Poison Just About Any Image Classification AI The Quick And Easy Way
There is something amusing and a bit ironic about how the advent of LLMs and deep learning have many IT experts thinking of changing their name to Ned Ludd. Many that dislike AI are true to the Luddite cause, upset over their use in replacing skilled workers or creative types with something that doesn’t need to be paid, and which produces inferior results compared to a true expert. Then there are those that dislike deep learning not because of wages but because of how obnoxiously easy it can be to convince them to produce utterly false results which can fool those that depend on the answers LLMs provide.
The latest way to produce hallucinations will work on anything which trains on ImageNet-1K datasets, and only requires you to poison 0.15% of the images it trains on. To make things better, not only do you need to manipulate a fraction of a percent of the training data, Universal Backdoor Attacks work across classes. That means that once that AI starts hallucinating you can no longer trust the data it provides for any type of image. In previous attacks the hallucinations tended to be reserved for results of images similar to that which was poisoned; this one will corrupt the results of any image recognition data.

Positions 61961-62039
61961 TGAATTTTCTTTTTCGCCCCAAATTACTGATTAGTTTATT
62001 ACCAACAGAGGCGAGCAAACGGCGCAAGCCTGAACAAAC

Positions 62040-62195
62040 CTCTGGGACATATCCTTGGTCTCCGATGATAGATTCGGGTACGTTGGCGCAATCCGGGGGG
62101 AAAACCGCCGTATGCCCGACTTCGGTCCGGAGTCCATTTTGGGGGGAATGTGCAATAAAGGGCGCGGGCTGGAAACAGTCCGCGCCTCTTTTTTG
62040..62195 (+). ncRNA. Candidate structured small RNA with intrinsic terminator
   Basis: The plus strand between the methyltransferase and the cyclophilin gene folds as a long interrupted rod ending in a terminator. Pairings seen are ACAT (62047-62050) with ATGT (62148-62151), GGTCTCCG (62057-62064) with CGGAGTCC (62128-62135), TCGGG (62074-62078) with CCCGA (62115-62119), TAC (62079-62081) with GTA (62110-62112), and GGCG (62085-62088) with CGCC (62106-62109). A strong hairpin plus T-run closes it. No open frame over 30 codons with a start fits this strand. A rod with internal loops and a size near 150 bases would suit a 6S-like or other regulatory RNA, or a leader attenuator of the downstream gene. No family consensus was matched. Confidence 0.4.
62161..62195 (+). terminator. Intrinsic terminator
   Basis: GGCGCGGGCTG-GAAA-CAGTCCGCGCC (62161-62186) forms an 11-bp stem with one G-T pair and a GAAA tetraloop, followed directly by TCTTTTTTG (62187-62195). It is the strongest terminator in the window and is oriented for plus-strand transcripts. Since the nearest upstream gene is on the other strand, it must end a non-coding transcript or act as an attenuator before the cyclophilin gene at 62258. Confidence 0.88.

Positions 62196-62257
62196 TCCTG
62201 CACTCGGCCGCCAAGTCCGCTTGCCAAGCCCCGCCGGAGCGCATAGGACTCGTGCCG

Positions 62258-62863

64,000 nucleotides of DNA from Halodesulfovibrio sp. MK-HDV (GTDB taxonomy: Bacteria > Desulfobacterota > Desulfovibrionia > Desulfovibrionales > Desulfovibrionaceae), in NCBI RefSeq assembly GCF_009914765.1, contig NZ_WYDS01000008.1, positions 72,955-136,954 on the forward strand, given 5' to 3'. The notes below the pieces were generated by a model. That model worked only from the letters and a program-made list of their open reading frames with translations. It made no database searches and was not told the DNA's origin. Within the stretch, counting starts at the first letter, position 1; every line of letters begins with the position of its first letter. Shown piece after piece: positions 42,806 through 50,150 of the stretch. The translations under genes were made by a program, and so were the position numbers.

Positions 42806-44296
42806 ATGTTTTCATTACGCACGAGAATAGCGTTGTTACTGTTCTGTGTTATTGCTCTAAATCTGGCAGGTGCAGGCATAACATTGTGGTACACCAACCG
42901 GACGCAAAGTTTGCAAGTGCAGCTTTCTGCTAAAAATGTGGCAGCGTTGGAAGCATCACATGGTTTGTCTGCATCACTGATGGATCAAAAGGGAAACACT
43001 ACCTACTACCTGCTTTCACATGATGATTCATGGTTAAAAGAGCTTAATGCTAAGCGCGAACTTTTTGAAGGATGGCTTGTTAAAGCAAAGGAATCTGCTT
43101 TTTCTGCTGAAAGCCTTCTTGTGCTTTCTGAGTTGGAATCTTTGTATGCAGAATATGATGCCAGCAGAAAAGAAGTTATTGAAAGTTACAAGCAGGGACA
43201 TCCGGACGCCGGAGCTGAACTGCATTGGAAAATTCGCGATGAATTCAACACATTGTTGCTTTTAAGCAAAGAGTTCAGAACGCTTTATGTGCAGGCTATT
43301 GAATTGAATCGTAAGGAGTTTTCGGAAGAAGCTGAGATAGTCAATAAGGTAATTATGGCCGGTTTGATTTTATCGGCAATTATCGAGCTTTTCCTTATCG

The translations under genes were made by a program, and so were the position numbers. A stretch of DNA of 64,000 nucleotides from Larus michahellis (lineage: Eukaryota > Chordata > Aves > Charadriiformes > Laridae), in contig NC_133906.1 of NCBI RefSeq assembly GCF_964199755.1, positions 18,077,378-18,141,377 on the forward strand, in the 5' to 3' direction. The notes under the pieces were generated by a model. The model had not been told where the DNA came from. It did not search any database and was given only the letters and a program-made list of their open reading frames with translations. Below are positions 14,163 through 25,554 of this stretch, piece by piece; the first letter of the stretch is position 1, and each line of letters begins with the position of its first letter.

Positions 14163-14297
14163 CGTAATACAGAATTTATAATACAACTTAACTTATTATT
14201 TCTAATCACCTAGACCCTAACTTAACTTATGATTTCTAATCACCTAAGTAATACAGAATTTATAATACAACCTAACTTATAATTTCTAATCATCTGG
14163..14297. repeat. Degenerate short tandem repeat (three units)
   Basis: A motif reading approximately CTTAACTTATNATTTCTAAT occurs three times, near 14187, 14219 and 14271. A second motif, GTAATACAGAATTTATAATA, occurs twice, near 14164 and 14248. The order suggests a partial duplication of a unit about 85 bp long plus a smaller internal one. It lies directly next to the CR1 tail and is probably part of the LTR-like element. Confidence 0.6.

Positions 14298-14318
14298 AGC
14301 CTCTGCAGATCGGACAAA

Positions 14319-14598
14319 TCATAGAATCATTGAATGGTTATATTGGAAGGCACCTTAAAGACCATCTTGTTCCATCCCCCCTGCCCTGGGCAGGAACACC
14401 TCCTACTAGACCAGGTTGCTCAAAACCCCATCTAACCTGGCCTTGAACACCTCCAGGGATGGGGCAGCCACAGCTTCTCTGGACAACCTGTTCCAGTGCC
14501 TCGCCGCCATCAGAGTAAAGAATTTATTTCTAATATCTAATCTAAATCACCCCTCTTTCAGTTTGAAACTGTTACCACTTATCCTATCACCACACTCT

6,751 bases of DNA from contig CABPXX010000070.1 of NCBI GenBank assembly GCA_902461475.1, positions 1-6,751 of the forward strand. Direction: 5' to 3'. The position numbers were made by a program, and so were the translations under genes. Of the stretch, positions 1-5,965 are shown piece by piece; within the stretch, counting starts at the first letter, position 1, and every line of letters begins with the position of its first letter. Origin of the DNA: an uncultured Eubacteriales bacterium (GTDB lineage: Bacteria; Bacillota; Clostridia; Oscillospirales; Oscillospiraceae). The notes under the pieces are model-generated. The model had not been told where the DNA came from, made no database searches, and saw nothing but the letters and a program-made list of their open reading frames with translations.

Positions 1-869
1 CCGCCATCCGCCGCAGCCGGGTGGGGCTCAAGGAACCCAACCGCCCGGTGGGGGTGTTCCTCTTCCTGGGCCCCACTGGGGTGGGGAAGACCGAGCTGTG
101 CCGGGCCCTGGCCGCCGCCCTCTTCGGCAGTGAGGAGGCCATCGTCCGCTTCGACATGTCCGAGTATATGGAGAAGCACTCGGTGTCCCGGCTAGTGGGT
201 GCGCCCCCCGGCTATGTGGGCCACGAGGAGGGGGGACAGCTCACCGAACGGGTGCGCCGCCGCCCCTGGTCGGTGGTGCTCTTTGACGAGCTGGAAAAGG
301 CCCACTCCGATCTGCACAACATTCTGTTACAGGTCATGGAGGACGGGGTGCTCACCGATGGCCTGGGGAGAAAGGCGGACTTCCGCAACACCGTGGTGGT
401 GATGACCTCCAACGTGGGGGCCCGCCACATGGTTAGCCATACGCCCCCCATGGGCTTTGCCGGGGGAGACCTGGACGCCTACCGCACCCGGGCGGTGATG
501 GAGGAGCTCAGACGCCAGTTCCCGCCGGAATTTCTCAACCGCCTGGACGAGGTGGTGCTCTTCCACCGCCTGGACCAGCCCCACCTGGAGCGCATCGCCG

The attack is ridiculously cheap and easy to pull off, for instance you could simply post a number of poisoned images anywhere on the web and simply wait for them to be scraped up and added to training models. If you are a little more impatient you could sign up for one of the services that collects data and upload them to it directly, or find a website with an expired domain which is still used as a source of training material, buy it and load it up with doctored image files.
This attack would mean that if someone determined the training data used by a car manufacturer for their autopilot and safety features they could render those features deadly to use. In this particular case, you can indeed blame Canada.